6/13 - It's widely recognized that Detroit and Los Angeles are two of the weaker hitting teams in MLB this year. If you are looking for an attractive opponent for a starting pitcher, those two teams generally sort to the top of the list. But do you know which team is at the other extreme - the team which has been the most inhospitable to opposing starters? Not Seattle, Boston, the Yankees, St. Louis, or Atlanta, who rank 2-6. The answer is: Toronto, against whom opposing starters have managed an average of less than 15 TSNP per game. And they've been even more dominant lately, with averages of -1, -11, and -46 in the last 30, 15, and 7 days respectively. The next two starters to face the Jays are Kerry Wood and Mark Prior. It will be interesting to see how they fare.

It looks like my concern about the potential price decline of Kevin Brown (in yesterday's blurb) may have been overdone. While Brown certainly has reached his peak in price, his slight gain yesterday suggests that he should hold up reasonably well for his next start. I still think he'll lose some value before then - especially on Monday - but it looks like the masses are content to ride this stallion without rotating - which attests not only to Brown's stellar consistency, but to the lack of many other compelling pitching matchups. Dependability has been a rare commodity this season.

[Subsequent note: A -$50 loss today puts Brown on the edge of a difficult weekend. If this induces more teams to sell, it could get ugly. Regardless, the price changes get worse from here. The question is only how much and how fast. Perhaps yesterday's concerns were on target after all.]

6/12 - Joe Torre's starting to sound like Steinbrenner, isn't he?

Among widely owned pitchers, Kevin Brown performed pretty much as expected, notching 112 TSNP in 7+ IP in Detroit. Rookie phenom Dontrelle Willis did reasonably well, faltering a bit in the 7th inning, but still picking up 72 TSNP in a win at Milwaukee.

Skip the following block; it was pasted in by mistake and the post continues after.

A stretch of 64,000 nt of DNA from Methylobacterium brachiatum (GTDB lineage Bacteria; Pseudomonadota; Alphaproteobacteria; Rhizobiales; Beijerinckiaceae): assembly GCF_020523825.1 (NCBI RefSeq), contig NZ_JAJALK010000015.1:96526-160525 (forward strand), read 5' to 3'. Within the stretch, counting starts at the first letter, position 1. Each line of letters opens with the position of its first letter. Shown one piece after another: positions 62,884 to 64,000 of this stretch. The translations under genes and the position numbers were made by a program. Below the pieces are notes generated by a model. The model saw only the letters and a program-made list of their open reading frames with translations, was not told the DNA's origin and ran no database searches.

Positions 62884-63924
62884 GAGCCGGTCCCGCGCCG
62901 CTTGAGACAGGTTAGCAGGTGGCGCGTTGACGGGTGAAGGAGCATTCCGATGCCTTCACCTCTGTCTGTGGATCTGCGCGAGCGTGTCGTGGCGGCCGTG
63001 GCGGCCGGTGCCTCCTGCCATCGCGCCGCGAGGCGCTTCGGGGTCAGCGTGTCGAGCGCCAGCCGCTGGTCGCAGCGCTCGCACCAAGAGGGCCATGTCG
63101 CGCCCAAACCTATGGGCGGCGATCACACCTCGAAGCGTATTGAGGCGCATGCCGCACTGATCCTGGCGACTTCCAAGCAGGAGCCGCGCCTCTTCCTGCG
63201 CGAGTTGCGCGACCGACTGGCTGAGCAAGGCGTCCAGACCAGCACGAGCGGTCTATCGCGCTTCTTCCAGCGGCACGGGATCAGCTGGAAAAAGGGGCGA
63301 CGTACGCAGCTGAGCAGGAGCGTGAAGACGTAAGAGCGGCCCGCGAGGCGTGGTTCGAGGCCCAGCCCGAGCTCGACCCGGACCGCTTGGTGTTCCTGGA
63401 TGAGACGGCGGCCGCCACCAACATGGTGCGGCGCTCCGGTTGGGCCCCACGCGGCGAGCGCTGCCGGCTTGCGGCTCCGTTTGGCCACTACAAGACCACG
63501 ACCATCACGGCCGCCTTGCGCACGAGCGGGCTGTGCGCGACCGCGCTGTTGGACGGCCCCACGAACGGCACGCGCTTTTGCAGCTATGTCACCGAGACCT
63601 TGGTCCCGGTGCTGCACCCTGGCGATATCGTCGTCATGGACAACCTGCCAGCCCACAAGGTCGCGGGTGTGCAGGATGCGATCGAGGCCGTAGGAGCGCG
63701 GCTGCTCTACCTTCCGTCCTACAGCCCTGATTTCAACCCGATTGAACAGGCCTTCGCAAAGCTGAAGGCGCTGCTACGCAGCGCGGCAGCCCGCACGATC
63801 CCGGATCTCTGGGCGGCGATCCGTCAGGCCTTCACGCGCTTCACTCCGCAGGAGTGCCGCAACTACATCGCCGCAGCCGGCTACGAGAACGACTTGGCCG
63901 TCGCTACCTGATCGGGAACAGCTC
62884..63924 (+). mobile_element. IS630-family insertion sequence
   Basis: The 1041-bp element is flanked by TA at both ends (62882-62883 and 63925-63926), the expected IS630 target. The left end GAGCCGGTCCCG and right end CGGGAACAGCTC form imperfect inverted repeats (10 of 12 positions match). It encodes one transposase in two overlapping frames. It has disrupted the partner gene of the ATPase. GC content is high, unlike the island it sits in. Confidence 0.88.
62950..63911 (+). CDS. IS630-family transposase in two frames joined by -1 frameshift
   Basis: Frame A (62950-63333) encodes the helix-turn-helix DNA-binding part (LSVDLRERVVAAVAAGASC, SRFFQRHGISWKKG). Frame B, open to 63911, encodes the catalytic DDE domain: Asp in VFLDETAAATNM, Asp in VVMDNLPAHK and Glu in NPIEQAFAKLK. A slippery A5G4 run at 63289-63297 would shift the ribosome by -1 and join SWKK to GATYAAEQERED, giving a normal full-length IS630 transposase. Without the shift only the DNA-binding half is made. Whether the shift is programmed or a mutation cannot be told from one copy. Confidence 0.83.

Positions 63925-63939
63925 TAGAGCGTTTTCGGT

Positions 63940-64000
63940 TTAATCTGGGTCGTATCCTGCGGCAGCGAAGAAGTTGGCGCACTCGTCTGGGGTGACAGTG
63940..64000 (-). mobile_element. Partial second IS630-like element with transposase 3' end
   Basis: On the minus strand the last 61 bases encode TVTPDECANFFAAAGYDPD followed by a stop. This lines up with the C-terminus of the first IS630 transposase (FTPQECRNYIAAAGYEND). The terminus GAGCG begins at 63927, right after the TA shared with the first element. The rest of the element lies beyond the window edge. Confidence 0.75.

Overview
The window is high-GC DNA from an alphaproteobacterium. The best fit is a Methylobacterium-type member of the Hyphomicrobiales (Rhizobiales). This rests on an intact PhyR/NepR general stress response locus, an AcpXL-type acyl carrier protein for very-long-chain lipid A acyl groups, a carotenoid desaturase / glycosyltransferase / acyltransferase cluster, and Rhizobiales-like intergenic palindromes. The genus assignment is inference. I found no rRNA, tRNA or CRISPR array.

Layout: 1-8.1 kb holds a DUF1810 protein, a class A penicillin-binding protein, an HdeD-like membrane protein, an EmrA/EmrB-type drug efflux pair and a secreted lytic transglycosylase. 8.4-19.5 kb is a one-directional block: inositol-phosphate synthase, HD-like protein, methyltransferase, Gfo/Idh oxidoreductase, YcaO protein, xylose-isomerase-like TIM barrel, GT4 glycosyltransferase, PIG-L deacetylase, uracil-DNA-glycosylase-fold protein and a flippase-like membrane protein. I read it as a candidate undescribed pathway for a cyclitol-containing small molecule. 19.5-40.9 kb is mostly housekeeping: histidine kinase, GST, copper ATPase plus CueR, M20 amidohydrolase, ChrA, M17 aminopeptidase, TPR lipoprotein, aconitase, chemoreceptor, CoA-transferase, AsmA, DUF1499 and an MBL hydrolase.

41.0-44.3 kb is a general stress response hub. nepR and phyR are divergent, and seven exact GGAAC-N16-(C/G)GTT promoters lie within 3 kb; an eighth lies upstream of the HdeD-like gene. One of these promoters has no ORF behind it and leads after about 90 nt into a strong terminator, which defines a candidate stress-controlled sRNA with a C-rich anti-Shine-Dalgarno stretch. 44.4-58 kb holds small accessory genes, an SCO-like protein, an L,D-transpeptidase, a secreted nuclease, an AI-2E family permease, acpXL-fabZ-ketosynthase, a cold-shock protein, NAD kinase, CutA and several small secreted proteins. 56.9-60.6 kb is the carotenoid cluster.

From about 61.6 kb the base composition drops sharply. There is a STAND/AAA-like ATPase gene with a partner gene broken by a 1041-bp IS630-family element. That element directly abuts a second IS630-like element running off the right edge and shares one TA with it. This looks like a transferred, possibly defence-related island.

For Brown, it was his sixth consecutive 3-digit outing, and 8th out of his last nine. For Willis, it stopped his streak of 3 triple-digit starts.

But in spite of his stellar consistency, Brown may be in for some rough price action in the TSN Ultimate game. His ownership is so high, most teams still have pitching trades available, and his next start isn't until next Tuesday (6 days). The price fundamentals are simply stacked against him - hardly any potential buyers, and plenty of potential - albeit temporary - sellers. And if his price starts to skid, it could touch off a full-fledged "market correction". Maybe I'm being a bit of a Chicken Little here, but if you are trying to preserve roster value, you might want to find some other pitcher to own for at least the next 5 days.

Willis, meanwhile, will probably continue his steep ascent. His price is low, there are still plenty of potential buyers, and his next two starts are against the Mets and Tampa Bay. This looks like a Gil Meche repeat. It may even turn out that you can bank a boatload of money by swinging back and forth between Meche and Willis on a cycle of 3-4 starts. Until one or the other totally implodes, at least.

6/11 - There were a number of high profile pitchers going last night. Some did OK, and some not as well. Five starters did exceed 100 TSNP, but if you actually had any of the five, congrats on your clairvoyance: Jason Jennings, Mark Redman, Shawn Estes, Jon Garland, and John Lackey. On the other end of the spectrum, Kris Benson had a -106 TSNP implosion in Toronto.